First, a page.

Top US court allows Amgen class action suit

The US Supreme Court ruled Wednesday in favor of investors seeking to join a class-action lawsuit against pharmaceutical giant Amgen for downplaying safety concerns about two anemia drugs.

The high court's 6-3 ruling made it easier for shareholders to band together in a class suit without having to first show that misinformation had inflated the company's stock price materially or fraudulently.

Connecticut Retirement Plans and Trust Funds, which brought the suit on behalf of Amgen stock buyers, said the Thousand Oaks, California company had minimized the risks of taking anemia drugs and .

Justice Ruth Bader Ginsburg, writing for the majority, said that it would "waste judicial resources" to demand that investors prove the impact of a fraud before even examining the matter at hand.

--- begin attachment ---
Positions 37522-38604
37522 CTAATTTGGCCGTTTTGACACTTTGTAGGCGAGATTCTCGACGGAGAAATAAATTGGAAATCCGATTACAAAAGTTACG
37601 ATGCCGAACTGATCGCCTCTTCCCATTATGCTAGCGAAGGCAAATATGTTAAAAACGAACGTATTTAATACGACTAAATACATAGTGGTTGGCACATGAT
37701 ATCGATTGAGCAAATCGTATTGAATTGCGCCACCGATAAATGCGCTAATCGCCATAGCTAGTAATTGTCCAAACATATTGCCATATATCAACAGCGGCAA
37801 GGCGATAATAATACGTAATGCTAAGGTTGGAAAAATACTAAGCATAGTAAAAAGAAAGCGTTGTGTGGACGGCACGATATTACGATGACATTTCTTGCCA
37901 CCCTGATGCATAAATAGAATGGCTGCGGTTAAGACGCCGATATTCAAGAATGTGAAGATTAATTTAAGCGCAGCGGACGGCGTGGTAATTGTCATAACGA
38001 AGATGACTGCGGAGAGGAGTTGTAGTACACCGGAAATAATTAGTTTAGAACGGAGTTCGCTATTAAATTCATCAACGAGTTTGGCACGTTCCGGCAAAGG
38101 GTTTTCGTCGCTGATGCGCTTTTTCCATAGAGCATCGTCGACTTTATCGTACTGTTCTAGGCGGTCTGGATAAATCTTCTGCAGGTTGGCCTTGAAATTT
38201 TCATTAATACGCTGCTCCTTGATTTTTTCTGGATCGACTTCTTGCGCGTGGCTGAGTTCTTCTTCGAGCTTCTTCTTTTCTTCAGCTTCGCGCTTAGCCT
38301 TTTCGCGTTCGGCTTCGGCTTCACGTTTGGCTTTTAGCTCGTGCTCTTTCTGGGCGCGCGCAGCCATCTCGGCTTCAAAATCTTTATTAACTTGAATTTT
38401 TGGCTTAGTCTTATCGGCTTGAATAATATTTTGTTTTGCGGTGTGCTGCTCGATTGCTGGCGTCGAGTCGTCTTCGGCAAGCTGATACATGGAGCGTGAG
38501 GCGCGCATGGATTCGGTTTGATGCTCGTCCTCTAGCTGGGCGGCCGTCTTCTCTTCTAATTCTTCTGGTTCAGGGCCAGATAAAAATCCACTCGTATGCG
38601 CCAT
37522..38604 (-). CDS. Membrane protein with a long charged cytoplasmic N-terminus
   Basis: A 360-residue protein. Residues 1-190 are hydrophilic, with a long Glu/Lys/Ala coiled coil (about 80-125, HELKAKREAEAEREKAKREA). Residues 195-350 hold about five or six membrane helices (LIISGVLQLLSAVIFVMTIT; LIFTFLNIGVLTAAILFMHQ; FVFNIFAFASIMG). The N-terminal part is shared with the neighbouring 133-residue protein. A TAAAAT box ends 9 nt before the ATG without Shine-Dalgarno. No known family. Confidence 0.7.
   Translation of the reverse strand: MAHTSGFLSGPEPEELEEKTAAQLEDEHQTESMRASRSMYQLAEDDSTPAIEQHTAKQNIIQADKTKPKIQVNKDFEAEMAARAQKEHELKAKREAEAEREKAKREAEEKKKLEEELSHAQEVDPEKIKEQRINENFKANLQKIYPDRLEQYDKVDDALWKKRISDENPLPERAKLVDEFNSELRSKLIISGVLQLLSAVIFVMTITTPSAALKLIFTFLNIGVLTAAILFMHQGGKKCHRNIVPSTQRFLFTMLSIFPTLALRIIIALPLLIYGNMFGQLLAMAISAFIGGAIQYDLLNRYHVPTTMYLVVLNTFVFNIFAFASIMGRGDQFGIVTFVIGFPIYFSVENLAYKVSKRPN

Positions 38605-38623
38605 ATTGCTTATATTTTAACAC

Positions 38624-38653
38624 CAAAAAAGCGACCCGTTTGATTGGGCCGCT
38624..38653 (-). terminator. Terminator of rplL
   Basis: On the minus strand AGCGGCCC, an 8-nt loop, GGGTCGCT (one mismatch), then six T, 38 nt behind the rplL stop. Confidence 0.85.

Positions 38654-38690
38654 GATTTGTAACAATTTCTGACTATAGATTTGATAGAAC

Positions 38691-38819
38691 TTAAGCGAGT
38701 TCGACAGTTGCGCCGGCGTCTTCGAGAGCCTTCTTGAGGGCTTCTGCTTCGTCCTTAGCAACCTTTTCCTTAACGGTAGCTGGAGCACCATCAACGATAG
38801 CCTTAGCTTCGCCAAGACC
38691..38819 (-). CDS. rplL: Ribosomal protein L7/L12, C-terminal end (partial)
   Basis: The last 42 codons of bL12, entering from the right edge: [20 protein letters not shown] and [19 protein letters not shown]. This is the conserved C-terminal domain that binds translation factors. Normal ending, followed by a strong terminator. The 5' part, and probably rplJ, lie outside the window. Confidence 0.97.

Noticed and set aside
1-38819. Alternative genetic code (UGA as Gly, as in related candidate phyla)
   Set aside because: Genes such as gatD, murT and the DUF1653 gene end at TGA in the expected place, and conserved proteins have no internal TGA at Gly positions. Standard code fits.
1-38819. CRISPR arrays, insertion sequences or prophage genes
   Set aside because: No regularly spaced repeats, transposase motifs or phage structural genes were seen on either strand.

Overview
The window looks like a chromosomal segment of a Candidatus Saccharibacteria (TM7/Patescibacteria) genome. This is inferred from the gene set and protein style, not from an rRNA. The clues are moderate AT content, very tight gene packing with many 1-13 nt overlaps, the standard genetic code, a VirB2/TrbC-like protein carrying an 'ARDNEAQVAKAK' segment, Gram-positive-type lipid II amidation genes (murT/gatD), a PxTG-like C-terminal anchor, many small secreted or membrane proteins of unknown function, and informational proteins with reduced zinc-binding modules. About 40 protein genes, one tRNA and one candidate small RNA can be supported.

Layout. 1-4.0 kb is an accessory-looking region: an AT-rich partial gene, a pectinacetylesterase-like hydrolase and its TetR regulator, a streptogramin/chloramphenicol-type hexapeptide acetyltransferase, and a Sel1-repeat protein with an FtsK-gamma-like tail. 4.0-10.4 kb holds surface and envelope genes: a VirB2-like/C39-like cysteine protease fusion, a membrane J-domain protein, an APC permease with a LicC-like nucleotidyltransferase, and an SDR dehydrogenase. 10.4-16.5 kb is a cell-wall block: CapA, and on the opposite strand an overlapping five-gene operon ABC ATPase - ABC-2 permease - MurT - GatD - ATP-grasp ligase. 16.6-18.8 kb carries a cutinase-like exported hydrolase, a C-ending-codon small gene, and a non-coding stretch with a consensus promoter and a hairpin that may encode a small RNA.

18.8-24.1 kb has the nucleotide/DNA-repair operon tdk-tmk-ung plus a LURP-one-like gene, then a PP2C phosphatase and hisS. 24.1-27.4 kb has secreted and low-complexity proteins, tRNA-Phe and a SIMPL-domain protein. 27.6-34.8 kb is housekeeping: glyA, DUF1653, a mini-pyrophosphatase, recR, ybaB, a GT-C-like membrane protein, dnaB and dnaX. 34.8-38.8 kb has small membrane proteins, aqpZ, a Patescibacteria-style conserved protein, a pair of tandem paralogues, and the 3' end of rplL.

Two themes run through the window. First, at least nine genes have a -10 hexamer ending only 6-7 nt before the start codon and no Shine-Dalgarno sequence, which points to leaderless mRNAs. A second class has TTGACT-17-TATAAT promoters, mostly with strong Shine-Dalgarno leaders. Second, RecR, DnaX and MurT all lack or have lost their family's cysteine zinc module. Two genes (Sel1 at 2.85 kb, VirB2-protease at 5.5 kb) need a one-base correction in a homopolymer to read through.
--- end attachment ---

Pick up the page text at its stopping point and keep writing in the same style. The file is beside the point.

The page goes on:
"Amgen would have us put the cart before the horse," she added.

"Congress, we count it significant, has addressed the settlement pressures associated with securities-fraud class actions through means other than requiring proof of materiality at the class-certification stage."

The ruling upheld a lower court decision for the lawsuit to proceed as a class action case.

add to favorites email to friend print save as pdf

Related Stories

US Supreme Court allows cholesterol drug suit

Jun 16, 2011

The US Supreme Court on Thursday allowed a class-action suit by alleged victims of the anti-cholesterol drug Baycol, which was taken off the market in 2001 by German pharmaceuticals giant Bayer.

Recommended for you

Seaweed menace may yield new medicines

1 minute ago

An invasive seaweed clogging up British coasts could be a blessing in disguise. University of Greenwich scientists have won a cash award to turn it into valuable compounds which can lead to new, life-saving drugs.

Supercomputers link proteins to drug side effects

Oct 20, 2014

New medications created by pharmaceutical companies have helped millions of Americans alleviate pain and suffering from their medical conditions. However, the drug creation process often misses many side ...

User comments